Artist Iori Tomita takes working with the natural world to a new level. The Japanese ex-fisherman transforms science into art with his collection of see-through animals, preserved in jars and dyed with colourful chemicals to give a 3-dimensional look into each specimen.
The extensive production of each specimen takes five months to a year and goes as follows: Tomita first removes the scales and skin of the fish preserved in fermaldehyde. He then soaks it in a mixture of blue stain, ethyl alcohol and glacial acetic acid before using the enzyme trypsin to break down the protein and muscles, stopping the reaction as soon as they become transparent but before they lose their form. The bones are then stained by soaking the fish in a combination of potassium hydroxide and red dye before it’s preserved in glycerin.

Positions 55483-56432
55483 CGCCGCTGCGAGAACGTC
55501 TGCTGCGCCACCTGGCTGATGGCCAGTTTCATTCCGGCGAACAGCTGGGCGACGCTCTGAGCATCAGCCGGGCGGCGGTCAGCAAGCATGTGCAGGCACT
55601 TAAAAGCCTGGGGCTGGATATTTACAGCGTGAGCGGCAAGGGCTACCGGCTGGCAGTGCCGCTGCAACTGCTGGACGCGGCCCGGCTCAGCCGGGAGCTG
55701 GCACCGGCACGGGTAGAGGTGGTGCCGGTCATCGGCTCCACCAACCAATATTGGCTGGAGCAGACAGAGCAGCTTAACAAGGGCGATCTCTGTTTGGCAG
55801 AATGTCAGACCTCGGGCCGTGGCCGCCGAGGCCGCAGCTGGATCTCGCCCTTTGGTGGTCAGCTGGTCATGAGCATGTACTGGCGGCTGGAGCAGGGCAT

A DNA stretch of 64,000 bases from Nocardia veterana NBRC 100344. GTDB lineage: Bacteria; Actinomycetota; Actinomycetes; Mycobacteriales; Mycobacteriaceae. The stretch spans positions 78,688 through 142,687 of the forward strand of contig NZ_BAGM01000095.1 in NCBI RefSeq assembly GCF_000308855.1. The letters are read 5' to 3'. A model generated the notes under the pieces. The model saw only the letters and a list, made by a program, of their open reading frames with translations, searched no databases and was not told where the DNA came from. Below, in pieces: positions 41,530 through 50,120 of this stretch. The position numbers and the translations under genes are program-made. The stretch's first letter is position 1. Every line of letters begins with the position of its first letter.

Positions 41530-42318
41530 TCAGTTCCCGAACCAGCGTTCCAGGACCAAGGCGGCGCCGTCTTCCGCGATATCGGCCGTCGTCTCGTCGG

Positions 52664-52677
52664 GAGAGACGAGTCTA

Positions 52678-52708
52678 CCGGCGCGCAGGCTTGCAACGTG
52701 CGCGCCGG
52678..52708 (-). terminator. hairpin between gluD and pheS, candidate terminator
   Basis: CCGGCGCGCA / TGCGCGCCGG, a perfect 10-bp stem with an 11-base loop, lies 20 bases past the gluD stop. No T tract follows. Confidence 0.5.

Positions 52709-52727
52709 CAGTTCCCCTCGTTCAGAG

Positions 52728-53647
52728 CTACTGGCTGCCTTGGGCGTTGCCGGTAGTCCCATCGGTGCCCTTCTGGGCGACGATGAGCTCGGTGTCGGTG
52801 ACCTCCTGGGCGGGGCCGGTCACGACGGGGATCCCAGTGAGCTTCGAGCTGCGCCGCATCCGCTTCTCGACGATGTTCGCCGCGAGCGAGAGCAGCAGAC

Iori Tomita: ‘People may look at my specimens as an academic material, a piece of art, or even an entrance to philosophy. There is no limitation to how you interpret their meaning. I hope you will find my work as a ‘lens’ to project a new image, a new world that you’ve never seen before.’
More information at www.shinsekai-th.com
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